- Printed photos of me as a child are either in Space Savers albums (see photo above) or still in the large photo albums that came from my parents (I’ve been in the process of removing photos from those albums – there are around 20 for a few years). I’ve pulled out many of these photos to use in layouts over the years. They are organized by year because that’s how my Mom gave them to me.
- Heritage photos are also in Space Savers albums and some are in page protectors in 8.5×11 binders. These are copies of the originals that were scanned and printed (some are so small that a bunch of them were printed on one 8.5×11 sheet). They are not organized by date but my parents did go through and jot down notes about who was in the photos if they knew.
- My older photos from college, early married years, when Simon was born, are currently in photo boxes. These are all photos that either I or Chris have taken. Many of those photos have been used in my scrapbook layouts over the years and there are not duplicate prints of those in the boxes – there’s really not that many – maybe four or five before I moved to a digital camera. I do, however, have many of the negatives that I had transferred to digital files last year (read more about that below).
In an ideal world I would love to have all of the above in a more cohesive system rather than broken up into separate storage areas.
You might also be interested in checking out Stacy Julian’s Finding Photo Freedom online class. In addition to giving you a road map (of sorts) for organizing all those photos, what she’s really great at getting you to think about how they can work together to tell entirely different stories that link generations. It’s a more global approach to storytelling and organizing which I think is just awesome (especially for people who have access to older photos).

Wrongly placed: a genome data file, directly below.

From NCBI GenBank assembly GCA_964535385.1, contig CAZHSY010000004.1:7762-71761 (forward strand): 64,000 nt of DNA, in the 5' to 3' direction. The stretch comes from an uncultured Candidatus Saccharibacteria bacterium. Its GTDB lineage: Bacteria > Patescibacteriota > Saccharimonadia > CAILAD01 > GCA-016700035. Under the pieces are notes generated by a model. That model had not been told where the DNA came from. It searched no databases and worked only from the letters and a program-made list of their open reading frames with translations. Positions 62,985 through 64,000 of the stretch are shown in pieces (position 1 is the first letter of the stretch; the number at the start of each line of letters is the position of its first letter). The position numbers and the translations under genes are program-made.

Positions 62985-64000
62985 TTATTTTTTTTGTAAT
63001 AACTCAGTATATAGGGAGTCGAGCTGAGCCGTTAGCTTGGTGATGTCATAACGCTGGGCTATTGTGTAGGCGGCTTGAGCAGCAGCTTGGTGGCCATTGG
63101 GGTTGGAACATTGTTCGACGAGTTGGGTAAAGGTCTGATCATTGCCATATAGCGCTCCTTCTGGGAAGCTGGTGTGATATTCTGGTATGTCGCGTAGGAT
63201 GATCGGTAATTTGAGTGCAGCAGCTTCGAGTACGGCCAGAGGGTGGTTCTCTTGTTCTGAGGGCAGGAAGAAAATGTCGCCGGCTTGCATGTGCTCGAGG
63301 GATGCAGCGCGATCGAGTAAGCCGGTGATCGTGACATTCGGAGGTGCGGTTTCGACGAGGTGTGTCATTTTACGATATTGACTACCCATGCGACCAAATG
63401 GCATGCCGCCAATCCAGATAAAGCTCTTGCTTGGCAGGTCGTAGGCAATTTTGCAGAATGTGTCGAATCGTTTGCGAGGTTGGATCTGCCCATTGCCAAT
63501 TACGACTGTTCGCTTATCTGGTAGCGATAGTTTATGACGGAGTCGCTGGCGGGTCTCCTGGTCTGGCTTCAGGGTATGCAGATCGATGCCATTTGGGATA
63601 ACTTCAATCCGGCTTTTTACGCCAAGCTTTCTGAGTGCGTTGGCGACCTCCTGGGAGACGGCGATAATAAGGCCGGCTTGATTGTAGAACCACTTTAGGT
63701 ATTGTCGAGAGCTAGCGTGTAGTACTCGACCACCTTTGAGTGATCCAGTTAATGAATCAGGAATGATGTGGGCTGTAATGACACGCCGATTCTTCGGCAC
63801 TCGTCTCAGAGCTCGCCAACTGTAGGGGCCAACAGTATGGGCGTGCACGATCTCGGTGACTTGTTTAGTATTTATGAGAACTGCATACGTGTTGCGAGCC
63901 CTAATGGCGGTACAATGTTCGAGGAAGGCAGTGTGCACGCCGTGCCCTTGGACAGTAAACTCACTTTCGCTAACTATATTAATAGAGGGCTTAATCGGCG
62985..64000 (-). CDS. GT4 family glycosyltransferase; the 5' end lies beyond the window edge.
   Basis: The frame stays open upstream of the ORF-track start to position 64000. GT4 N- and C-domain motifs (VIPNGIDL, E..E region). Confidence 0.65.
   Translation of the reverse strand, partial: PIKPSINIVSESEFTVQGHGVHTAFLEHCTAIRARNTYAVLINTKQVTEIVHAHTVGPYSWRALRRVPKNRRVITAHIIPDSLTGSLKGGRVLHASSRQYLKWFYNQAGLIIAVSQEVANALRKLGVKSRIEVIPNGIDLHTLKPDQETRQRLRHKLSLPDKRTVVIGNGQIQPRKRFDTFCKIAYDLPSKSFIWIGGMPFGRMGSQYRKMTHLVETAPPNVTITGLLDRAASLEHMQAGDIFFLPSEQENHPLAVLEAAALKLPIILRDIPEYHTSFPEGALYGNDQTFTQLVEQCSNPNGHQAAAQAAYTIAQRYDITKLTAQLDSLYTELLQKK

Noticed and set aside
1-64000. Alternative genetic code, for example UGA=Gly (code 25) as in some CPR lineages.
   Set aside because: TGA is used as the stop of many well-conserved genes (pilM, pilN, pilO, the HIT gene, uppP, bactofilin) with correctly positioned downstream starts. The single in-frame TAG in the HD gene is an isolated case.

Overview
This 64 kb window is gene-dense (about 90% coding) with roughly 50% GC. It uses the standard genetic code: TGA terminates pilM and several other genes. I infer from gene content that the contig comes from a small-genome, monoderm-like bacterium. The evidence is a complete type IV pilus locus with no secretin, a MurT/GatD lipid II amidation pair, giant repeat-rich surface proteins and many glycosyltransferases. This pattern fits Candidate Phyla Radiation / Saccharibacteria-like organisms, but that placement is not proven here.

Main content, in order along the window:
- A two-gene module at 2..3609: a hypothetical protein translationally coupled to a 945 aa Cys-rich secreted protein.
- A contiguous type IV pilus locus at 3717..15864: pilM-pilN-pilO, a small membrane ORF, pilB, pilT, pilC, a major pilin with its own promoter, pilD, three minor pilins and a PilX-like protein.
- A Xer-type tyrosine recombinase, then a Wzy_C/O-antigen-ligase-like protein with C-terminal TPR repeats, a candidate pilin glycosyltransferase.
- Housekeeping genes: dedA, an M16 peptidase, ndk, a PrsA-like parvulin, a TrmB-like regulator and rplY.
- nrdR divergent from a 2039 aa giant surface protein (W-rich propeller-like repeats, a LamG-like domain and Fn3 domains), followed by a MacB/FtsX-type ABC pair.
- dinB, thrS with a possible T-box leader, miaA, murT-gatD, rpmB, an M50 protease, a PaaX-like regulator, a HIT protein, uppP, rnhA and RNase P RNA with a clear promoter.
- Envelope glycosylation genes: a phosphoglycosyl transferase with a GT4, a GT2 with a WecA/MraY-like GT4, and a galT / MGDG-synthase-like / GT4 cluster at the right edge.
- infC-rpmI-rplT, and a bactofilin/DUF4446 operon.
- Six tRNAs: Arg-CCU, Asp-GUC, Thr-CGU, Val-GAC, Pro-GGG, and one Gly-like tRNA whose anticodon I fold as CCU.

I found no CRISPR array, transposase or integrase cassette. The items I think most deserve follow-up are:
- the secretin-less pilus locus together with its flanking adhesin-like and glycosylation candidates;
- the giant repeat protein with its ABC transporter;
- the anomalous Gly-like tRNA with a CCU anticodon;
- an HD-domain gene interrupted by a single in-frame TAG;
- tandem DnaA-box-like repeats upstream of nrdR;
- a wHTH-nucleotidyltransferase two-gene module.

Also, later this year I’ll be releasing my class Yesterday & Today (it ran twice at Big Picture) as either a self-paced download class or as a book (still working that all out). That class includes a bunch of information about dealing with old photos including more information on how I store/deal with mine and how I choose stories to tell.
AMY | I am sitting on about 3000 slides my father took over a 40 year period of traveling the world. It’s amazing to think about the places he has been and he was quite a good photographer. He even wrote notes on each and every slide!!! I want to cull the images, send them off to be scanned and digitized, and get them in a photobook. The project is so daunting I’m not sure where to start.
AE | How exciting! I love that he wrote on every slide. I think I’d start by picking a specific day/weekend and dedicating it to go through the slides (it sounds like you want to do that). Do you have a slide viewer? Maybe you can rent one to view the slides one by one and make a pile for the ones you want to print and the ones you don’t care to print. I think that would actually be an awesome way to spend the day/weekend!
From there I’d send them in (read below for more information) if you can swing it and have someone else take care of the scanning. My Dad is currently scanning a ton of heritage slides one at a time (he’s retired and he loves it) and it really takes quite awhile to do it yourself.
JESSICA | We were given two large bags of old family photos. Some of these photos are from the early 1900s. There are so many that it would be overwhelming to scan them myself. Can you recommend where to send these photos for high quality scanning or even an idea of how to start the search for a local business that could do this?